Malnutrition is more common than you think

Chances are someone you know and love is not receiving the nutrients they need to be their physical and mental best.

Malnutrition takes on many appearances. Individuals who are malnourished do not necessarily look thin, sick or weak. Malnutrition isn’t unique to developing or poor countries. Chances are someone you know and love is not receiving the nutrients they need to be their physical and mental best.

Mal, from the French, means bad. Bad or malnutrition goes hand in hand with obesity. It is possible; it is even probable, that an overweight person may consume many calories, but few nutrients. According to the Food Policy Research Institute, highly processed and fast foods contain few of the vitamins and minerals necessary to prevent disease. As high calorie and nutrient poor foods replace nutrient dense foods like fruits and vegetables, micronutrient malnutrition may develop. This may be why we find increased rates of diabetes, hypertension, anemia, and cancer in populations that are obese – or should we say malnourished?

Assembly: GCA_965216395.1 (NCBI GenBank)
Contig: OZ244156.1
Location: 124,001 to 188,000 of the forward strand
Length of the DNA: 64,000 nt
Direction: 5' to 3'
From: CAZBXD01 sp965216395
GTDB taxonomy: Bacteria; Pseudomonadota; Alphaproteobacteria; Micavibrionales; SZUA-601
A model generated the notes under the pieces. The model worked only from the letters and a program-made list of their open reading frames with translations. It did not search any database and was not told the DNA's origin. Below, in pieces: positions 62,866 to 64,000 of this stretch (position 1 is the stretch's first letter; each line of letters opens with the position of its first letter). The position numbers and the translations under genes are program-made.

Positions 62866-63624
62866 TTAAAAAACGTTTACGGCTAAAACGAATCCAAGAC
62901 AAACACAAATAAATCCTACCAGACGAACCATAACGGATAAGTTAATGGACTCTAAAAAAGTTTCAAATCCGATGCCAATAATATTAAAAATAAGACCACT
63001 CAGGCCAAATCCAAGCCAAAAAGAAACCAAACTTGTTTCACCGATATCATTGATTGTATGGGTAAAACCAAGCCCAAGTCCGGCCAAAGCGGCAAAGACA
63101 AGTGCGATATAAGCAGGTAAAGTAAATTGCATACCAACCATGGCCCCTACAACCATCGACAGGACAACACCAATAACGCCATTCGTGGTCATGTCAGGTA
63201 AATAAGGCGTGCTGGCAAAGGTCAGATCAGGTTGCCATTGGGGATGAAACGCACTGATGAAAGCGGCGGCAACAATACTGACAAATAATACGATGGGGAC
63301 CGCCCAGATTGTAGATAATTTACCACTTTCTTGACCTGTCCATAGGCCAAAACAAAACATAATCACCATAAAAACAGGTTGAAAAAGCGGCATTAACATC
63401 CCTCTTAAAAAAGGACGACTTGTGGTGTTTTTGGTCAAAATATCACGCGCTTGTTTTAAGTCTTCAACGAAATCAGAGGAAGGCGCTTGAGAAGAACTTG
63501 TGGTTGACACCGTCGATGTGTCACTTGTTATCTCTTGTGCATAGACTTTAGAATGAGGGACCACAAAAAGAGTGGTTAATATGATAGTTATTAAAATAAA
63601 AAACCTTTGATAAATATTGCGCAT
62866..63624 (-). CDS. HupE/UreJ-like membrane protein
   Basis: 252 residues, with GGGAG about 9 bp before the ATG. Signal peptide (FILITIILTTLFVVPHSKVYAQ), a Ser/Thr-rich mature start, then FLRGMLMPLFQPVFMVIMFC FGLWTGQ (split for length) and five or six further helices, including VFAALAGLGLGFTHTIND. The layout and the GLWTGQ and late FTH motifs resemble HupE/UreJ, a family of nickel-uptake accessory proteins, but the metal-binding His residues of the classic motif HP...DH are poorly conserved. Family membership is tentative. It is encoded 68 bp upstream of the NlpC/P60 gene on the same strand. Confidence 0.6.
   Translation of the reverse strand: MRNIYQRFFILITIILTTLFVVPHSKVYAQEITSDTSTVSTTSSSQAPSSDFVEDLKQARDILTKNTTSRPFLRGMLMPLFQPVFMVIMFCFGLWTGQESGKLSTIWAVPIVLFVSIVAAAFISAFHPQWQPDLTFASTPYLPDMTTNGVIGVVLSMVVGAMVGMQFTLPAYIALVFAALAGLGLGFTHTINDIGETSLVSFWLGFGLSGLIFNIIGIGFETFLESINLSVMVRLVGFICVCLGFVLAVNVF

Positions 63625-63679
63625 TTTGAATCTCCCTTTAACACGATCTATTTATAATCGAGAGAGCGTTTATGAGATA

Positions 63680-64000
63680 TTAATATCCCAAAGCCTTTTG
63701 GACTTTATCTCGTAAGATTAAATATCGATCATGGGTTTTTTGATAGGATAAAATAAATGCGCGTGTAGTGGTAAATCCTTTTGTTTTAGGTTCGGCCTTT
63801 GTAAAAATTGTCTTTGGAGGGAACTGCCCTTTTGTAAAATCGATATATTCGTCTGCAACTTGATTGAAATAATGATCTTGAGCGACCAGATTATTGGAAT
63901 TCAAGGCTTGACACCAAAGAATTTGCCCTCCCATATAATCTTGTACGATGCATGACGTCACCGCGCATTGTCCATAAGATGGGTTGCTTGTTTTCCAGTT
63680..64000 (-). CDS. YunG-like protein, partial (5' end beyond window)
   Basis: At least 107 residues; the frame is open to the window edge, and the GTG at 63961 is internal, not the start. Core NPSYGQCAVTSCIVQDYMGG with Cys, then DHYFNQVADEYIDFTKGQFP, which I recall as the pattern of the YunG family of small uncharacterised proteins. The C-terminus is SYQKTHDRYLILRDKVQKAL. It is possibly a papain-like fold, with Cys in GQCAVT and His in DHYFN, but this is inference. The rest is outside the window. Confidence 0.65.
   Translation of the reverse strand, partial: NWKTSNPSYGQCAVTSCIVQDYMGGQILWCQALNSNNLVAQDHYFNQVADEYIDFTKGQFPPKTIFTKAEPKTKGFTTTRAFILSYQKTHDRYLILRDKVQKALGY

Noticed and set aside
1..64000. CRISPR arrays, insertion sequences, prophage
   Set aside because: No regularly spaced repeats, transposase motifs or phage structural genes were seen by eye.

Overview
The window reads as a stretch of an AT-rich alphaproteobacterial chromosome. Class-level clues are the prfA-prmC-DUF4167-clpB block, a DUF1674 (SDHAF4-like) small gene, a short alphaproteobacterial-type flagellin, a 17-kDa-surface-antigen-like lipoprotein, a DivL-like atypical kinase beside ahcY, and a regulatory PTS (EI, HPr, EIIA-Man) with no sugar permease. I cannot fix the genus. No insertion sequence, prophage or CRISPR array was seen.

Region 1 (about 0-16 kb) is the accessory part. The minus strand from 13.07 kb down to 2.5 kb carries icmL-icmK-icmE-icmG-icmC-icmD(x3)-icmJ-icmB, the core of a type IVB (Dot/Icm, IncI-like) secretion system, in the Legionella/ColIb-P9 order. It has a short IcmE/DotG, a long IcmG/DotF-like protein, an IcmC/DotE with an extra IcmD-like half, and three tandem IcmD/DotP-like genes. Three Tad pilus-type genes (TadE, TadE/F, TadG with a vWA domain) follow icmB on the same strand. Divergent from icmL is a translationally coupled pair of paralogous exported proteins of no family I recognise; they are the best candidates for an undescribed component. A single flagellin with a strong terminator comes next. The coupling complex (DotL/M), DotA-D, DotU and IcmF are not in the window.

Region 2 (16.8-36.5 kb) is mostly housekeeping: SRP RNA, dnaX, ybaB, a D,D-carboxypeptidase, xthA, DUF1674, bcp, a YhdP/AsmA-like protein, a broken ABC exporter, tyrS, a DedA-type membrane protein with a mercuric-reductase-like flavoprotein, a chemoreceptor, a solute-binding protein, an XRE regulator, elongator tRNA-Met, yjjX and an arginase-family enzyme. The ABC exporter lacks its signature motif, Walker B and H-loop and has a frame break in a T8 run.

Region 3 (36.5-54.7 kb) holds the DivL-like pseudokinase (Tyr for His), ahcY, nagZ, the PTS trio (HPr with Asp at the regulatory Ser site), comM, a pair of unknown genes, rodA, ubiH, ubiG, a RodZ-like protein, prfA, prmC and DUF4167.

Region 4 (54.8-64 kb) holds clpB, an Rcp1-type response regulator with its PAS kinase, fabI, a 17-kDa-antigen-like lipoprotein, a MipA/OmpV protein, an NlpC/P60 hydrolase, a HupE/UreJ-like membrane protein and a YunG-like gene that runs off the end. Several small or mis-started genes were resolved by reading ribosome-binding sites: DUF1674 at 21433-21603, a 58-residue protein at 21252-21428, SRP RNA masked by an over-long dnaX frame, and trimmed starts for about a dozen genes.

Micronutrient malnutrition is sometimes called hidden hunger. This refers to the body’s persistent hunger for vitamins and minerals, even if calorie needs have been met. Increased awareness of how the qualities of the calories we eat affect our health has prompted food pantries to ask for donations of fruits, vegetables and whole grains. There has been a surge in interest in the quality of school lunches which prompted legislation regarding improved school nutrition standards. Pressure from the public has prompted mass food producers and buyers to improve the quality of their food products.

As our communities are moving toward a healthier America through improved nutrition, we are beginning to understand that easy access to convenient, processed foods does not mean better nourished individuals. Less time in the kitchen might not be the path to healthier bodies. In order to assure that we are getting the nutrients we need to learn, grow and prevent disease, we must be more conscious of the quality of the food that we purchase or donate.

If you and your family are working toward better nutrition, try this: The next time you are at the grocery store, shop only the perimeter of the store. Could you feed yourself and your family for a week with no processed foods? Look at the quality of the food in the carts at checkout. Do you see more fruits, vegetables, whole grains and low-fat dairy than processed or treat foods in the checkout line? Consider the fact that as long as the bulk of the American diet is from processed foods, fast-foods and restaurant meals, not only is malnutrition possible in the land of plenty, it may be prevalent.

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